Q is for Queries, Quandries and Questions. Family historians are always searching for answers. We can often trace the "What, When, Who", but the "Why" is far more difficult and we can only hazard a guess at motives for actions.
R is for Research, References, Registrars, Railways, Regional Names and Receipts - a small piece of ephemera that yet adds to an ancestor's story.
|Receipt for my graandmother's wedding dress material, 1907|
S is for Sources (the bedrock of family history research), Sisters, Signatures, School Records, Sasines (Scottish property records), and Statistical Accounts (an invaluable contemporary picture of Scottish parishes, with the first edition published 1791-1799.
|The 9 MacFarlane sisters (Bridget, Kate, Mary, Annie, Ellen, Sarah, Jane, Maggie and Jemima). |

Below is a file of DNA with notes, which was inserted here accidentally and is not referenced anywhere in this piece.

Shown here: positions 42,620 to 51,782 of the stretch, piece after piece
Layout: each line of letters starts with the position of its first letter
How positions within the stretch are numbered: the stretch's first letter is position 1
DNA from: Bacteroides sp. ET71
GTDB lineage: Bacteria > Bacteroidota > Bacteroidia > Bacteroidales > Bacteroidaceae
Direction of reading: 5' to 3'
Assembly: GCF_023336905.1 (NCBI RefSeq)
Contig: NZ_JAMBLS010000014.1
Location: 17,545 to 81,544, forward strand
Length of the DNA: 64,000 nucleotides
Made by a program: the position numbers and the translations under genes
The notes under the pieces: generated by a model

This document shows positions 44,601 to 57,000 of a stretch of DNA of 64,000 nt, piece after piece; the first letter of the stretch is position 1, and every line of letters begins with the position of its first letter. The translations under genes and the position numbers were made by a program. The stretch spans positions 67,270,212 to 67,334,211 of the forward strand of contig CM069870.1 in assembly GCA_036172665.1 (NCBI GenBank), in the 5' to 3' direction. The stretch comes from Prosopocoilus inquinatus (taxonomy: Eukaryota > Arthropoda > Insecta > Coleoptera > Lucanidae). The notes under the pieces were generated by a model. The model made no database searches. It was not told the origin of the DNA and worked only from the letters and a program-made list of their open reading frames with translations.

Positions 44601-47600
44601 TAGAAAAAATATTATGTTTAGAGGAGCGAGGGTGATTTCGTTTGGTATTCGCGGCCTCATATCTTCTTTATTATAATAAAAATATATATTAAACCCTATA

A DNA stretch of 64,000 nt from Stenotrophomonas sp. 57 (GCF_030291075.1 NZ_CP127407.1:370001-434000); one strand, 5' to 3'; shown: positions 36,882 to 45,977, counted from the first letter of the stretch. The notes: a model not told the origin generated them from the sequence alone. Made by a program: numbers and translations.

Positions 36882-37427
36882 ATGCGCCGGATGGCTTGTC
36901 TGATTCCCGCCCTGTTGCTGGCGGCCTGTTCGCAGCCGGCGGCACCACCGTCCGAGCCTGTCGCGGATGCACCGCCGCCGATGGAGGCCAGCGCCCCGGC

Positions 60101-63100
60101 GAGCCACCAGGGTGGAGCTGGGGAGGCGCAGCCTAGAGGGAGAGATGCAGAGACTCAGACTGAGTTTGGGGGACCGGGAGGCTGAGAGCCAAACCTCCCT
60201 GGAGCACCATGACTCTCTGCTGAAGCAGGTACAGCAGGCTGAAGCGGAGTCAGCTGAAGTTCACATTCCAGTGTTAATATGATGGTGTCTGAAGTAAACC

with their brother Patrick and mother Annie, 1912.
U is for Unmarried and Umquhile - often found in old Scottish documents, meaning "the late, departed, deceased".
V is for Valuation Rolls of property
W is for War Memorials, War Records, Work, Weddings, Writing, WDYTYA and of course the World Wide Web - where would we be without it?
X is for the sidelines of family history EXcitement, EXhaustion, EXamining Sources, EXchanging Information, EXcursions into social, military, house history, EXpertise and EXceeding EXpectations.
Y is for Yeoman - an English term meaning a man owning his own farm, such as my great great grandfather Heny Danson of Trap Farm, Carleton, Lancashire. I can do no better that quote Ros's definitition -
A yeoman differed from landed gentry in one major way. They both owned land (lthough the yeoman often much less), but the yeoman would his had to till the earth, whereas the landed gentry usually employed servants to do this.
I have had fun writing this series - Thank you, Ros, for the prompts.